Alice Paul and other members of the NWP gather to stitch a star on the Ratification Flag. Women of Protest: Photographs from the Records of the National Woman’s Party, Manuscript Division, Library of Congress, Washington, D.C.

This busy photograph positions the work of making the nation, of re-remembering who we are as a communal, material process. This was a limited remembering; we can read many of the biases and tensions of the movement in the ways some suffragists claimed their inheritance of this white, nostalgic, feminine figure. But this image kept returning to me throughout our coffeehouse sessions, reminding me that we choose how to assemble ourselves from the remains of what has been. Moments of remembrance have long given us an opportunity to re-examine the figures we use to make sense of ourselves, to ask if we see ourselves in the past and if we see the futures we hope to craft.

[1] Description of the DAR’s consternation over the “flag incident” is documented in Anne Fitzhugh Miller’s NAWSA Suffrage Scrapbooks, 1897-1911, Library of Congress. See Scrapbook 9 (1910-1911).

—Mariah Kupfner is Assistant Professor of American Studies & Public Heritage at Penn State Harrisburg

I joined this coffee house from a desire to think more deeply about reinterpreting the American Revolution in our complicated cultural-political moment. However, as our conversations raised questions about whose 250th the upcoming anniversary will be—or could be—someone referenced the old adage of America as a melting pot. Did you know that The Melting Pot was originally a play, I asked? Written by a Jew from London in about 1910? They did not. And thus, some prior research of mine became the focus of a weekly discussion, as well as a renewed subject of my own contemplation.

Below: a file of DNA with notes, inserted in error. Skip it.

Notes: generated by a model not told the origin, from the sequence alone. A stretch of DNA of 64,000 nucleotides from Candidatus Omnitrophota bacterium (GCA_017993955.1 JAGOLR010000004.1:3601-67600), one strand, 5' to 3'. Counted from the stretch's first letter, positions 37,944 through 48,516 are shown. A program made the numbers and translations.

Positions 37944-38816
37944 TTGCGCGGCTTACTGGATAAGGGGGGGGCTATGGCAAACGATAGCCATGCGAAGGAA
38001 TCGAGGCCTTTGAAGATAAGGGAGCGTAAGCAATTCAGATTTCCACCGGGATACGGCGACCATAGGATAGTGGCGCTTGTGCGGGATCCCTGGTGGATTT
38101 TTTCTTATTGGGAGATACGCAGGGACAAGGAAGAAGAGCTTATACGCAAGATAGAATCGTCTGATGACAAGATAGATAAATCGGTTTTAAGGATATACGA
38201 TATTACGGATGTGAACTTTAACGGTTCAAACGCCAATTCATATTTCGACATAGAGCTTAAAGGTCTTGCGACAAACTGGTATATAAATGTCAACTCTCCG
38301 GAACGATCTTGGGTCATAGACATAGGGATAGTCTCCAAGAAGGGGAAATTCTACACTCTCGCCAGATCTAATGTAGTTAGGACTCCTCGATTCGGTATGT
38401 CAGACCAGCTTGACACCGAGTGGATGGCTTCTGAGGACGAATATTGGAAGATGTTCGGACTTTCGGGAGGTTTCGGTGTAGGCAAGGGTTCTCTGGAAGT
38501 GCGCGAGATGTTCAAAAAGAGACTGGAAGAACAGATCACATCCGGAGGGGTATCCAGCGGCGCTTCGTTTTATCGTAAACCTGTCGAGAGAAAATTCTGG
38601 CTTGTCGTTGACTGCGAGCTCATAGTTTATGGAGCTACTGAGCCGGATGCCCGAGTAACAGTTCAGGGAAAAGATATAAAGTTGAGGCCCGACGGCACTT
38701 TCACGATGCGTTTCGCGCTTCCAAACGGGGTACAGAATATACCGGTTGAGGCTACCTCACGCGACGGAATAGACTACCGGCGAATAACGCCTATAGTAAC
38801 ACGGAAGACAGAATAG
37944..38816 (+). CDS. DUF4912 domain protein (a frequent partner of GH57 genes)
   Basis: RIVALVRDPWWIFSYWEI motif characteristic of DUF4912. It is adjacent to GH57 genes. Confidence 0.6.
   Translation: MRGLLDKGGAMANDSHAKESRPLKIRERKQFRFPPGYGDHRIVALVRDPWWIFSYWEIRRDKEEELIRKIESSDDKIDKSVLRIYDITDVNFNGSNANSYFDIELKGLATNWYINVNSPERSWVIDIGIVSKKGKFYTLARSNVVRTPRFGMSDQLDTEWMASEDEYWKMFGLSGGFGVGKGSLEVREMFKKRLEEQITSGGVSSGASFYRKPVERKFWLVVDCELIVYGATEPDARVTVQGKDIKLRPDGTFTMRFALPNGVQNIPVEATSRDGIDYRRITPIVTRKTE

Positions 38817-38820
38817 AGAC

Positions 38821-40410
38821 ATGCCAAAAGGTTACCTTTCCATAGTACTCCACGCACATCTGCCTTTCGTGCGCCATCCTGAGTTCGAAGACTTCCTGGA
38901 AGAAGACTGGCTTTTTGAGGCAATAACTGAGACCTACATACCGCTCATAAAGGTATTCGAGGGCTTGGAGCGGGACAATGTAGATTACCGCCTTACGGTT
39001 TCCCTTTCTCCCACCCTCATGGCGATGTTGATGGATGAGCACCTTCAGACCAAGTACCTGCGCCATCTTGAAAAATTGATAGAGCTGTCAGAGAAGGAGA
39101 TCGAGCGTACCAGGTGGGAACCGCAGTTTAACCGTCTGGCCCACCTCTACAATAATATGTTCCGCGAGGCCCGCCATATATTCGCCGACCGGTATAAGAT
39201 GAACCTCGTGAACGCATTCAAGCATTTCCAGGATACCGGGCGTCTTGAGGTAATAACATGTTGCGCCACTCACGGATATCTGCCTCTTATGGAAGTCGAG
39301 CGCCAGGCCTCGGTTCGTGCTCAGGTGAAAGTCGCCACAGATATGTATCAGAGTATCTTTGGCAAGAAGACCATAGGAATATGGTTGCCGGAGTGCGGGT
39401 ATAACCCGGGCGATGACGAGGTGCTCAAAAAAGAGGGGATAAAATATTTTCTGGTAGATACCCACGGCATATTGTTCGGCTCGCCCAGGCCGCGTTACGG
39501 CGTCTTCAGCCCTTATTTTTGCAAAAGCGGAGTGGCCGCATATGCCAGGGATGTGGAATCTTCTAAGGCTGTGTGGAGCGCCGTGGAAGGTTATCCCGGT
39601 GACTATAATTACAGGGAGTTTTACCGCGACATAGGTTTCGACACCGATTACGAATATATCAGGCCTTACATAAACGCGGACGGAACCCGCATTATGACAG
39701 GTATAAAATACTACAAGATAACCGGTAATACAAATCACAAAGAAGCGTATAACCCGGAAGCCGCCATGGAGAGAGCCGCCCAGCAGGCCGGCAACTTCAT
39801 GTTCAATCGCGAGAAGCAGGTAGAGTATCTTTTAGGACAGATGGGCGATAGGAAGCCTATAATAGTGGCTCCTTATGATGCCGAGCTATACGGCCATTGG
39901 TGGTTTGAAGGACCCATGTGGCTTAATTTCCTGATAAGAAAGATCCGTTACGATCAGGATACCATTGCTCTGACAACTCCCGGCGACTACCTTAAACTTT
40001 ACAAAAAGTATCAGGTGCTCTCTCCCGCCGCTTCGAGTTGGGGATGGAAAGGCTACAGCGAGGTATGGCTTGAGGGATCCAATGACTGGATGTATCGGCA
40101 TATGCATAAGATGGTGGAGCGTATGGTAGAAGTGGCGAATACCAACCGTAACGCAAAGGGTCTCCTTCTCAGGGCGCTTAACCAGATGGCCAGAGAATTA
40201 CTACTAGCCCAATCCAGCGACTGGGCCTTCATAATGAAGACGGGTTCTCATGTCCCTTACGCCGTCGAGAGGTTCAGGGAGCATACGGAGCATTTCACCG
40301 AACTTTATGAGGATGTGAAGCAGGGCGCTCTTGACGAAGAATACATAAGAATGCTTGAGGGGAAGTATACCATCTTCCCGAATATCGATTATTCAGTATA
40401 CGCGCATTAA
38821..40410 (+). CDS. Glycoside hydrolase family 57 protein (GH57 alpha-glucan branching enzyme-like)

The Melting Pot, a play by British Jewish author Israel Zangwill, premiered in Washington, D.C. in 1908, and was published in book form by 1909. Zangwill’s play gave name to a specific aspiration for American exceptionalism at the height of European immigration: that the U. S. as a powerful crucible of democracy could absorb and homogenize its multitudes of newcomers, merging their separate nationalities, races, cultures, religions into something that much stronger—much like a metal alloy that is superior to its individual elements.

The plot echoes earlier tales of star-crossed lovers, as David and Vera—both immigrants, one Jewish, one Orthodox Christian—meet through a New York Settlement House. David is a musician striving to compose a symphony that embodies his glorious vision for America’s immigrant millions. As plot twists tied to old-world trauma drive the lovers apart, David finishes the symphony in anguish, and the lovers reunite after its triumphant performance. Against a flaming sunset overlooking New York Harbor, David once again proclaims his vision: “There she lies, the great Melting Pot—the harbor where a thousand mammoth feeders come from the ends of the world to pour in their human freight…. how the great Alchemist melts and fuses them with his purging flame!”